The ethical practice of generosity expresses the transcendence of separate self-hood and constitutes a wholesome and caring ethos at the heart of community. The economic forms of consumerism and capitalism highly conditions our relationships in the world thereby encouraging us to experience ourselves as discrete subjective entities, producers and consumers, insulated from responsive engagement with others. Rather than emulate this, it is our intention to support economic relationships which contribute towards a culture of sharing of resources.

Dharmagiri enters a relationship with our guests and fellow practitioners, not as providers of a service for a consumer, but as a wholehearted human relationship as collaborators in the transformation of the heart, mind and society in order to bring about a greater well being for the whole. And so the fundamental spirit at Dharmagiri is one of offering.

According to the Buddha sharing whatever we have, whether it be money, time, work, nurture or resources, is one of the central pillars of a spiritual life. In the act of giving we develop our ability to let go and cultivate a culture of caring. An act of generosity can be a spontaneous outpouring due the heart or a more considered practice of supporting that which we are aligned to. Generosity is also a practice that undermines grasping and helps us move beyond self preoccupation in ways the enable connection, abundance and mutual support. On a larger scale generosity enables a stable and cohesive family, society and world.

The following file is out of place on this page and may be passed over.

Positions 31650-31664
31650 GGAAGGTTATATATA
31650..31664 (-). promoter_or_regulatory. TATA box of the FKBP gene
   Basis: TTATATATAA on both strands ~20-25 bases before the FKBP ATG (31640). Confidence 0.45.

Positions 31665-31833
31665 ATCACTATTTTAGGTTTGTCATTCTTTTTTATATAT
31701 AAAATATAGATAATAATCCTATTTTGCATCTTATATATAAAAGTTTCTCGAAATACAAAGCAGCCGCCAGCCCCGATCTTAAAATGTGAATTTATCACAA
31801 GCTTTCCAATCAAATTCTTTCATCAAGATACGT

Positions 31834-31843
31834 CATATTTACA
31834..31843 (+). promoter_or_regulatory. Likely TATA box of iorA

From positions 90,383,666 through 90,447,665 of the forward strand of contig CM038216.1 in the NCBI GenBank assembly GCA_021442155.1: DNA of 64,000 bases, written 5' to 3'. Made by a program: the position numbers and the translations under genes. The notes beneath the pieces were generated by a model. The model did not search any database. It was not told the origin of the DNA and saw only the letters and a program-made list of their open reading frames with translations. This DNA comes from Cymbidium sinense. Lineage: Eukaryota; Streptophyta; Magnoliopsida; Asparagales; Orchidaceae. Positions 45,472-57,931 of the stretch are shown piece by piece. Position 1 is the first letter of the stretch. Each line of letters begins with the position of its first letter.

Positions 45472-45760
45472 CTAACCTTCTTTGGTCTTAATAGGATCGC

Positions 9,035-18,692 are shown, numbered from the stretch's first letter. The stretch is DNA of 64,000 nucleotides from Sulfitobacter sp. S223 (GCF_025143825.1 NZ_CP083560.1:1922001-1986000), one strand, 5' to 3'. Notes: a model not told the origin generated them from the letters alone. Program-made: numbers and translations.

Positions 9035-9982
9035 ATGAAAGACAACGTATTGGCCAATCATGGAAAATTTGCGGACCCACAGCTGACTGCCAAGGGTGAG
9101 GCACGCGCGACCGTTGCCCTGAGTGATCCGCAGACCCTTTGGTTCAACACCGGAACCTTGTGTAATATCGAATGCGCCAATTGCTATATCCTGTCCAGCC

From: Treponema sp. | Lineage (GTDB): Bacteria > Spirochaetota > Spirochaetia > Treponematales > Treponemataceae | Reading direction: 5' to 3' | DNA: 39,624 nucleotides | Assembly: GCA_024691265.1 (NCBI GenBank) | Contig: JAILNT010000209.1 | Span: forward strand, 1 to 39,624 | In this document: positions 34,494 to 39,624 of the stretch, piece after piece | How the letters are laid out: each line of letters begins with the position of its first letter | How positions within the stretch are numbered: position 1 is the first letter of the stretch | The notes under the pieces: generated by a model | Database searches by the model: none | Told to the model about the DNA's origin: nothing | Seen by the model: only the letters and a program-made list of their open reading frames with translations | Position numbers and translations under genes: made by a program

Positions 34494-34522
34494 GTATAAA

Dating back to the time of the Buddha the teachings are given freely since they are considered beyond monetary value. There has always existed an inter-dependence between those who offer teachings and those who receive them which is symbolized in the daily alms round of Buddhist monks and nuns who rely on the generosity of lay people for support in continuing their spiritual life. In kind the monastics devote their time to preserving and practicing the teaching. This relationship of mutual giving embodies a ‘sacred contract’ that enlivens the teachings and keeps their transmission pure.

At Dharmagiri we hold faith to this principle which offers an opportunity to connect with a 2,550 year tradition of transmission that is deeply bedded in a web of devotion, offering, and commitment. Dana also supports the teachers who give their time, expertise, and experience freely and supports those who live at Dharmagiri as community members and as managers, (who are unwaged or stipended) without whom the hermitage could not operate.

Another way of supporting the hermitage and work of Dharmagiri is by making a monthly standing order. Even if it is for a small amount, the accumulated support of standing orders enables constancy. For more details of how to set up a standing order, please contact us in the office which can furnish details for making a standing order through affiliated bank accounts in the UK and US as well as S.Africa.